Tablets Will Be Our Main Point of Computer Access, Says Forbes


Before his recent passing, Steve Jobs was often heard to remark that we were in what he called a “Post-PC” era, meaning that devices like Apple's iPad, and its legion of competitors, were overtaking the standard PC and becoming the main way we accessed information, played games, and did all those things we used to do on big, bulky desktops.

Considering that Apple actually sold both PCs in their iMac line and similar offerings and laptops through the MacBook Air and MacBook Pro lines, skeptics of the Post-PC era could be forgiven. But now, Forbes is joining the assent and saying that tablets will become “our primary computing device.”

Admittedly, Forbes has a host of good reasons why the tablet is a wonderful device. They're incredibly convenient; so much so that, at last report, many people kept them on hand while watching television to multitask or augment their television experience. They have great battery life, they handle being always-on very well, and they're starting to get the hang of things in terms of content creation.

Trying to type on a touch screen has never been easy for anything much longer than a web address, but with haptic feedback systems and a variety of Bluetooth-based keyboards – some contained inside tablet cases – emerging on the market, those problems are running out of steam.

Forbes also goes on to assert that tablets are being bought at a rapid pace, with a projected 375 million tablets to be sold worldwide in 2016, and many tablets retired within three years of their original purchase date.

So should a user put that old computer on eBay now and learn how to use an iPad? What Forbes seems to be overlooking is that, for many, tablets aren't used in place of desktops or laptops, but rather, as supplements to them. Even Forbes admits that tablets cannot, as yet, bring the same kind of raw processing power to any job that a desktop or laptop can. And considering the wide PC gaming market, it's a safe bet that Major League Gaming won't be running Halo and StarCraft II matches on tablets any time soon.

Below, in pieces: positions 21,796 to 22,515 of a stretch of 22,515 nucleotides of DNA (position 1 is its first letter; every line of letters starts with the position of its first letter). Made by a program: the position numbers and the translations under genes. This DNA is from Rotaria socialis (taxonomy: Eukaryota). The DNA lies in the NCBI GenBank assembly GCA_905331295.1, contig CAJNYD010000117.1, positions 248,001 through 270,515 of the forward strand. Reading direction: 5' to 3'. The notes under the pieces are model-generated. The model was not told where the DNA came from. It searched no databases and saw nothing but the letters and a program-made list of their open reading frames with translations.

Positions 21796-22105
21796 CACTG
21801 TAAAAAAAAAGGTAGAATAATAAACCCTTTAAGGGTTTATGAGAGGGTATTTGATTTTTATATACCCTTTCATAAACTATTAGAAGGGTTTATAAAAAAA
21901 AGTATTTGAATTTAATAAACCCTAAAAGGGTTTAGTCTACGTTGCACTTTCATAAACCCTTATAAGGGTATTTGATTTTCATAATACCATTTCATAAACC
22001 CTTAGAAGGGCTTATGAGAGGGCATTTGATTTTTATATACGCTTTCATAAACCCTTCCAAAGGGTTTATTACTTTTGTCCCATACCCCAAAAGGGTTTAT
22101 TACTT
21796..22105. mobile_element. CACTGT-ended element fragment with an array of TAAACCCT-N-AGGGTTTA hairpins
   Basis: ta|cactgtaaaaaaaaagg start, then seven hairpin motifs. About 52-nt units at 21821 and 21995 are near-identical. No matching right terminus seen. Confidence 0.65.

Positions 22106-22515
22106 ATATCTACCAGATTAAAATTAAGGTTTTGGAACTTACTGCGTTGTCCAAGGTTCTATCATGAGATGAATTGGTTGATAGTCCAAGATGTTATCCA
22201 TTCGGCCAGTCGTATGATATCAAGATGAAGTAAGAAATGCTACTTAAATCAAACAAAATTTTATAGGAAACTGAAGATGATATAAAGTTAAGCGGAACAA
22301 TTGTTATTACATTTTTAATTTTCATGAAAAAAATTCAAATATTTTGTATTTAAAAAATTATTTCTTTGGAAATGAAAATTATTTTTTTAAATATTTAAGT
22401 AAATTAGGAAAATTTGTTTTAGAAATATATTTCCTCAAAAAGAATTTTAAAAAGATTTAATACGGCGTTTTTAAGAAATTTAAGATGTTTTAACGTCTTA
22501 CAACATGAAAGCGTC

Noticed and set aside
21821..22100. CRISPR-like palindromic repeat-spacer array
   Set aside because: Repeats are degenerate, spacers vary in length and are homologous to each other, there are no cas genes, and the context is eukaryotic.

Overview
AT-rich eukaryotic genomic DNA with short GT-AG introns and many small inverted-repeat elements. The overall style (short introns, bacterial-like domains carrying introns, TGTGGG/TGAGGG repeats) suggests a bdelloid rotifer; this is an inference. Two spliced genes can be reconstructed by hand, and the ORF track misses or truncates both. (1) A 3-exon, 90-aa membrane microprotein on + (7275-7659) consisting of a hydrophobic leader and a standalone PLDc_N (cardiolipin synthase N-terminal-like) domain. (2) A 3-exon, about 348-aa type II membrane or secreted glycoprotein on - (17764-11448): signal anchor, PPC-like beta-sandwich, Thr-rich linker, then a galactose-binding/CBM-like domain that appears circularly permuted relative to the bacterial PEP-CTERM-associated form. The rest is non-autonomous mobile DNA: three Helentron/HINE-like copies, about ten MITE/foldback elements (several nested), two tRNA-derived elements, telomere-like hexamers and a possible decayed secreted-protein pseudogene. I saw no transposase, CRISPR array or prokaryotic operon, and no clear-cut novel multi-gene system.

Have we, as a society, reached that “Post-PC” era that Jobs often mentioned? No. Chances are many are reading this on a desktop or laptop screen, and that's proof enough that the era has not arrived. It may well arrive in the future, especially as tablets improve and more computing is done on a mobile level, so Forbes' assertions could yet turn out right.

Indeed, a laptop is little more than a particularly fat tablet with an attached keyboard and no touch screen capability, so the suggestion isn't out of line. Considering the often-debated impact of Moore's Law, that dictates that computing power doubles roughly every 18 months, by the time 2016 shows up we may well all be using tablets and wondering how we ever got along with those giant clunky desktops. But until that day, the skeptics are well-advised to maintain their skepticism.

Edited by Jennifer Russell

Contributing TechZone360 Writer

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